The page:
Here's what the CBO found regarding the debt:
How about the deficit?
Measured relative to the size of the economy, the deficit under the President’s proposals would fall to about 4 percent of GDP by 2014 but would rise steadily thereafter.
By 2020, the deficit would reach 5.6 percent of GDP.
And mandatory outlays? Here's the real problem with the CBO estimate - it doesn't incorporate (and probably can't accurately forsee) the coming realities of the post-health care bill landscape. Instead, it adopts what are no doubt optimistic placeholder numbers put forward by the administration as far as revenues and mandatory outlays due to the legislation:
Health Care Legislation.
The proposal to expand health insurance coverage and make other changes to the health
care system would have the largest effect on mandatory spending. The Administration estimates that such legislation would increase mandatory outlays by $6 billion in 2010 and by $593 billion from 2011 through 2020—about $150 billion less than the added revenues assumed to result from such legislation. As in the case of revenues,that estimate of outlays is a placeholder calculated by the Administration that CBO has incorporated in this analysis.
The administration seems to be in denial. Spending is not they way forward. We need to sober up and get our fiscal house in order.
Also of note...Obama's budget proves Paul Ryan was on to something when he called for the CBO to do one final estimate before the health care vote. One of the CBO's presumptions in scoring the Democratic version of the bill was that Medicare rates would go down as planned - an unrealistic presumption.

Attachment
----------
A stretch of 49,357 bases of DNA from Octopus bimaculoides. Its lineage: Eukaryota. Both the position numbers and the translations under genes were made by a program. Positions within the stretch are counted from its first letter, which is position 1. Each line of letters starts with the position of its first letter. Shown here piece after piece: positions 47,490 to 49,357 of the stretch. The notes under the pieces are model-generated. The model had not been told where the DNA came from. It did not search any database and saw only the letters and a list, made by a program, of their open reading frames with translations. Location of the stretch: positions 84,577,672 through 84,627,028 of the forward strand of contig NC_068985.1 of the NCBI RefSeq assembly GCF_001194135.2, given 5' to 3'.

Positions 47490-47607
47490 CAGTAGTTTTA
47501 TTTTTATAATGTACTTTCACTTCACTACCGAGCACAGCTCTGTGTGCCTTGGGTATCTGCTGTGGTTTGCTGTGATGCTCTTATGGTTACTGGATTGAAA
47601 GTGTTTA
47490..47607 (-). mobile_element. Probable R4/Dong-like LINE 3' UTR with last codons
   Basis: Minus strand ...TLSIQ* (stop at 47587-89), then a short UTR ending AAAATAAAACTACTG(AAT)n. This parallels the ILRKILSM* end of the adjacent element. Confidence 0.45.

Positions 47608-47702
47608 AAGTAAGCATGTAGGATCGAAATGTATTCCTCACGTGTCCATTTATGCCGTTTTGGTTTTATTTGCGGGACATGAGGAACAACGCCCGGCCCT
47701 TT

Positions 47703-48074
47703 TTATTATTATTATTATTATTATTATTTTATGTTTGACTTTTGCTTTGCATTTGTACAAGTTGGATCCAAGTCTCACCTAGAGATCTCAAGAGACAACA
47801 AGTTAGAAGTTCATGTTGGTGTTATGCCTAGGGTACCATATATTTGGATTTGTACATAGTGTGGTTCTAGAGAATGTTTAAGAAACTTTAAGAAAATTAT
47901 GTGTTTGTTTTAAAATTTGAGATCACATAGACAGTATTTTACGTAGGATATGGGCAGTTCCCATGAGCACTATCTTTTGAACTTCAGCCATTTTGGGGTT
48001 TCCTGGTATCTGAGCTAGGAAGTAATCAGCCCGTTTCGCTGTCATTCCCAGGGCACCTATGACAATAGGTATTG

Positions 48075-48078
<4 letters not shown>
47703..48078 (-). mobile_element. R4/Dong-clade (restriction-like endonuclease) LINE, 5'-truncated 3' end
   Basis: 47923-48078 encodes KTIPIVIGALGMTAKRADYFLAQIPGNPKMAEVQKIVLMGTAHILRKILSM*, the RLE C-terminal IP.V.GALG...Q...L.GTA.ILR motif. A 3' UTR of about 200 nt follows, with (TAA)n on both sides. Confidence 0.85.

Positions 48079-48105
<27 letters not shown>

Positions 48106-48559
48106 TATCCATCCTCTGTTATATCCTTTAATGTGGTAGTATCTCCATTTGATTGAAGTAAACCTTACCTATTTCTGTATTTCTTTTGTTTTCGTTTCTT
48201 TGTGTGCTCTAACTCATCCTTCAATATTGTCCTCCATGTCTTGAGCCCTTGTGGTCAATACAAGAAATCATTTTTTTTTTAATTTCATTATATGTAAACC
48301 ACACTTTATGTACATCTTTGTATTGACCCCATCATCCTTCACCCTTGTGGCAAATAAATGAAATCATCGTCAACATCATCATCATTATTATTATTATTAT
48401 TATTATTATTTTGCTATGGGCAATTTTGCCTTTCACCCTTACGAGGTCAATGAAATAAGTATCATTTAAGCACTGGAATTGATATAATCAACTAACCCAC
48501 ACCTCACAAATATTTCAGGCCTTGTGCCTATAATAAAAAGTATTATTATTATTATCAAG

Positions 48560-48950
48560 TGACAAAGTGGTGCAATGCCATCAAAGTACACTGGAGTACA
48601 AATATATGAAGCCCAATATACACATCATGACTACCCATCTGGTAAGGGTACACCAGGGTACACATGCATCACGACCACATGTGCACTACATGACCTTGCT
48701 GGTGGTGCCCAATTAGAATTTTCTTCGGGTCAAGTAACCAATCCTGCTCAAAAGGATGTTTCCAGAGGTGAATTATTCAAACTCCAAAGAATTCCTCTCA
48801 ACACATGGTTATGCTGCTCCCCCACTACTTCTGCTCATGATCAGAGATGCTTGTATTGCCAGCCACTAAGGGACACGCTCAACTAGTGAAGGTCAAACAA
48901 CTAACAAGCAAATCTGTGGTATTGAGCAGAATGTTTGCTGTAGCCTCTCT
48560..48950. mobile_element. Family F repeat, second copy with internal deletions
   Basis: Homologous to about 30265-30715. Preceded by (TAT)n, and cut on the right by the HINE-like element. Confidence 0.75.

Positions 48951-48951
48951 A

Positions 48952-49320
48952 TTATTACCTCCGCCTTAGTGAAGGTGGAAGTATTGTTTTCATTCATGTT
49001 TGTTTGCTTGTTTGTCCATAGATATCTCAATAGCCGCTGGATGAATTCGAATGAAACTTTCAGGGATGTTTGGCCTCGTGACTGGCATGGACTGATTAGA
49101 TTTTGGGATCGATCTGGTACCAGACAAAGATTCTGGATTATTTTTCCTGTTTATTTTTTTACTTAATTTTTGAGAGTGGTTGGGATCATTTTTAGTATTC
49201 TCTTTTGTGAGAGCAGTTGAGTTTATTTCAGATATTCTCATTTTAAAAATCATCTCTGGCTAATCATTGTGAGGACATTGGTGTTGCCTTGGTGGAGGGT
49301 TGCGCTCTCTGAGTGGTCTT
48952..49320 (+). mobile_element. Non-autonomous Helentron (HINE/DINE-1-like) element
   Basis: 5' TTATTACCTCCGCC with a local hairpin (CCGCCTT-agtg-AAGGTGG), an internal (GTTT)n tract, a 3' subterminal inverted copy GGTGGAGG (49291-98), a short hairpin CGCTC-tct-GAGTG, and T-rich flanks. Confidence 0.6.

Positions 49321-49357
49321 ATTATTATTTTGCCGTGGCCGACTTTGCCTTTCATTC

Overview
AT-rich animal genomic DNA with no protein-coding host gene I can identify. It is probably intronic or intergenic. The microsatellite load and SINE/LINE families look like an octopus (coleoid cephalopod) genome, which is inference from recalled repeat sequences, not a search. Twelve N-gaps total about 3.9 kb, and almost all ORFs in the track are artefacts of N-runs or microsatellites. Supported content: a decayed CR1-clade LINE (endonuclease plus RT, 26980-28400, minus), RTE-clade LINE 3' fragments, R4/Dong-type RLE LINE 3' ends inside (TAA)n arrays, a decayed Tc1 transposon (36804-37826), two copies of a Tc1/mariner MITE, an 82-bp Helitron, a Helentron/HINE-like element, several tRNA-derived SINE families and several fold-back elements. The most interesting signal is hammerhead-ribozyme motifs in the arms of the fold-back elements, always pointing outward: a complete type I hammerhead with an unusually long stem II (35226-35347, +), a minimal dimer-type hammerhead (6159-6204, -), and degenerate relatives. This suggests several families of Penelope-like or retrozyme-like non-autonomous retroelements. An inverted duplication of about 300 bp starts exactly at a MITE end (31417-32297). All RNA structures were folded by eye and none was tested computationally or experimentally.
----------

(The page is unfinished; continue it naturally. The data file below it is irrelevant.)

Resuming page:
Obama's budget shows its unrealistic. The budget proposed calls for the "doc fix" when it comes to Medicare reimbursement rates. He proposes restoring and keeping those rates at 2009 levels through 2020, something Nancy Pelosi et. al carved out of the health care bill to avoid splashing red ink on the legislation. It's going to cost a good deal:
Medicare’s Payment Rates for Physicians. Under current law, Medicare’s payment rates for physicians’ services are slated to be reduced by 21 percent beginning in April 2010, by about 6 percent in 2011, and by about 2 percent a year for most of the rest of the decade. The President proposes to avoid those reductions by freezing the payment rates at the 2009 levels through 2020. The higher payments to physicians that would result under the proposal (relative to those under current law) would increase outlays by $5 billion in 2010 and by $286 billion from 2011 to 2020.
This budget, in my mind, fails because it so closely resembles the George W. Bush approach you often saw in the former President's State of the Union addresses - a desire to hand out a little bit of everything to everyone. A detachment from the reality of finite resources. And limited government. It's not sustainable, it doesn't get us on the road to sustainability, and it doesn't even attempt to appear to be making hard choices in hard times.